By Michael Hotchkiss – May 6, 2017

I recently went on a two-day sales trip with a sales rep I had never met, in an unfamiliar territory, to see customers I knew nothing about. This is about the experience and not the players or the stage, so no mention of names or places. If you are aware of my predisposition to preparation, you may ask, “What were you thinking?”

My answer would be, “Following my gut”.

My high expectations were to meet an excellent Rep with a well-organized plan that would open the selling nostalgia scrapbook and reaffirm that well-executed calls are still the most effective sales tool.

I landed at Hopkins Airport at 8:15 am after a short flight from Hartford. I had had two conversations and a few email exchanges with my Rep/travel guide and a list of stops scheduled for my two-day trip. Historically, I would have spent much more time asking questions and researching companies on the docket. I didn’t prepare more because I have been around long enough to know a pro when I hear one, even after a few minutes on the phone. My insights were bolstered before I left by a colleague who had previous dealings with this Rep.

I knew after the first stop, my gut spoke the truth. I felt like I was back driving around as a young Sales Engineer with the Regional  Manager – a mentor of mine – explaining the craft of selling. I mulled this over as we drove along. I had sponged up years of experience during those early trips. I then recalled, more recently, the tricks of the trade I had passed along to young sales engineers. A role reversal, yet still a learning experience. These were fond memories and this trip felt just like that but we both were veterans.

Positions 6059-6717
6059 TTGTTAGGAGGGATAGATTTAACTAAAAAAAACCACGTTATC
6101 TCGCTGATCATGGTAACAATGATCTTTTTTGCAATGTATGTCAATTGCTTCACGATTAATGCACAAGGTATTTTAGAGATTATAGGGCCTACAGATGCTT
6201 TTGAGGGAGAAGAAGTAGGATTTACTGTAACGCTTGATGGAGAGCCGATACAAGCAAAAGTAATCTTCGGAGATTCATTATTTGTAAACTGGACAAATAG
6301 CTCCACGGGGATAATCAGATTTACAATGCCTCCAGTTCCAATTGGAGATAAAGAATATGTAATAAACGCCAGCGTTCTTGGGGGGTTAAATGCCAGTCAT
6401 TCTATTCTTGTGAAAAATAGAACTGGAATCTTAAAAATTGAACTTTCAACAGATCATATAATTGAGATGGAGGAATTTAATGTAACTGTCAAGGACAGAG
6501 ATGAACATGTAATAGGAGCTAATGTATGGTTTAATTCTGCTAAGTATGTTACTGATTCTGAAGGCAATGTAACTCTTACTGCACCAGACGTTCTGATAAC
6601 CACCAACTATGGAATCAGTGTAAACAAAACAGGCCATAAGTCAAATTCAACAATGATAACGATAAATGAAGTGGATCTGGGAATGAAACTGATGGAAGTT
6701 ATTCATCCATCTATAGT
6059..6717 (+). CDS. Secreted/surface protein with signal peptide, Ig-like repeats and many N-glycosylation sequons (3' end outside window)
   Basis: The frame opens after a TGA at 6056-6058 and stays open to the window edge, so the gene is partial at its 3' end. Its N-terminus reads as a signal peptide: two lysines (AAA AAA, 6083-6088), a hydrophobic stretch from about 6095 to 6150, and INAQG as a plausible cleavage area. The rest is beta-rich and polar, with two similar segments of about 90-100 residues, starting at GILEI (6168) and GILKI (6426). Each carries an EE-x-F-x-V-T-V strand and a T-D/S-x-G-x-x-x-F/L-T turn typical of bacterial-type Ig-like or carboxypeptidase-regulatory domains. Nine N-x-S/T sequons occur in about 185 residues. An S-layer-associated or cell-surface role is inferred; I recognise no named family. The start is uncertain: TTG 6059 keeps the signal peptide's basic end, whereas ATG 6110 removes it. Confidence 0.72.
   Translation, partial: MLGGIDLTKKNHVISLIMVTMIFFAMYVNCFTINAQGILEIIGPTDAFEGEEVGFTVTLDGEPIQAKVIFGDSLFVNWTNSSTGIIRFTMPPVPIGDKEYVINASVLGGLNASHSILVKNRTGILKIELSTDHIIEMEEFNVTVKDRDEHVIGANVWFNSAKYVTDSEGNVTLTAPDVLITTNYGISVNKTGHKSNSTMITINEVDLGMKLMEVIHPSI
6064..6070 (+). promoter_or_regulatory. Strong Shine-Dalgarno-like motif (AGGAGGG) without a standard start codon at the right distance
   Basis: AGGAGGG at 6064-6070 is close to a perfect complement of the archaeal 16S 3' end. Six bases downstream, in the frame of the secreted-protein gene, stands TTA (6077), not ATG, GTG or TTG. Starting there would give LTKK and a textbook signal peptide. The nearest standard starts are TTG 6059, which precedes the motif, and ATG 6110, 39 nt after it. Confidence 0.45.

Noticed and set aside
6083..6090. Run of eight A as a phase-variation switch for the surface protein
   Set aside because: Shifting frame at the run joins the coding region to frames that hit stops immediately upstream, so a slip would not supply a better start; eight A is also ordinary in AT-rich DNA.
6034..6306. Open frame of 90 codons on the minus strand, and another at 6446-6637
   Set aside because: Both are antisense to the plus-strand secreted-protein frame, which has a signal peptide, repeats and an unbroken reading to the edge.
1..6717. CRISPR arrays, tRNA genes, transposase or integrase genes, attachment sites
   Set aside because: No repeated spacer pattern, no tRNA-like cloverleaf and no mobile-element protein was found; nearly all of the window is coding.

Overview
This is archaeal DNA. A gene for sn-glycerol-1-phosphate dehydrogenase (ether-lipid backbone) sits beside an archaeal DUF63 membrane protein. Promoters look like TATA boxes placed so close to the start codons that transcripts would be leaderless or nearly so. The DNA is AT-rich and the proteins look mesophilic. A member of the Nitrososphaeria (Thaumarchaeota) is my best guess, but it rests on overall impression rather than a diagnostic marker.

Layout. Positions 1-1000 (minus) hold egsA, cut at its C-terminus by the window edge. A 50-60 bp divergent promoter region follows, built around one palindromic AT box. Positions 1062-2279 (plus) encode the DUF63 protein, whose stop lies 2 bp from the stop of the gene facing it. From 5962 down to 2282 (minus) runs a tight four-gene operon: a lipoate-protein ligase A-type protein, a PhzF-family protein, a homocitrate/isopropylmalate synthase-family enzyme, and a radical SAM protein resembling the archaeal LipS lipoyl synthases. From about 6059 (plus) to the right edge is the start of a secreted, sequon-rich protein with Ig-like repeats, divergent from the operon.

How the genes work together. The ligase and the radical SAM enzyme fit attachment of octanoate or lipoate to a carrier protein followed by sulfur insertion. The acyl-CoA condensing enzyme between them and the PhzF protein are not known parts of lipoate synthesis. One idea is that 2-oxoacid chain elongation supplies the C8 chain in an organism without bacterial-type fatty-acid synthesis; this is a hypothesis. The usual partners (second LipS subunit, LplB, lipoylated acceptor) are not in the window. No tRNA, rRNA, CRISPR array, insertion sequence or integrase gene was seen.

In the time between appointments, we had more small talk than sales talk. I knew about his the kids, his softball team and love of the Chicago Bears. I shared my passion for writing and WWII history. Bar stool talk. It was only when we got to the five-minute-to-arrival mark that we hit the mutual instinct alarm and put our game faces on. It was as we approached the parking lot, that I heard about the Rep’s past efforts with the customer, personality traits and a focus point. One hour of pre-test studying put into a five-minute summary. He was right every time. And all the meetings were productive.

The Rep had bagels for the first stop. He pre-ordered pizzas – we picked up – for our third appointment scheduled at noon. We stayed right on time all day without cutting anything short. We even had a cancellation, which time slot was magically absorbed. The same for the following day. Donuts for stop one and a planned lunch with old friends at stop three. Nine straight seamless and useful sales calls. The only thing that made it feel like a business trip was my hotel reservation was screwed up – and that was my fault.

I was dropped off at Hopkins around 5:30 at the end of day two, a couple of hours before my flight. Like clockwork. I carried my notes and the satisfied feeling of accomplishing best expectations; a rare combination. The fruits of our labor could lead to new business from seven of the nine customers we saw. Two of the calls were courtesy stops or we may have batted 1.000

There was a sentimental feel to this trip that also was a boost of confidence for me in a new job with a new company. It was great to confirm my belief in the old fashioned sales call. When done with experienced folks who know their territory and their customers as well as this Rep, there is no more effective sales tool. It had been a long time since I had such a great road trip. Expectation met.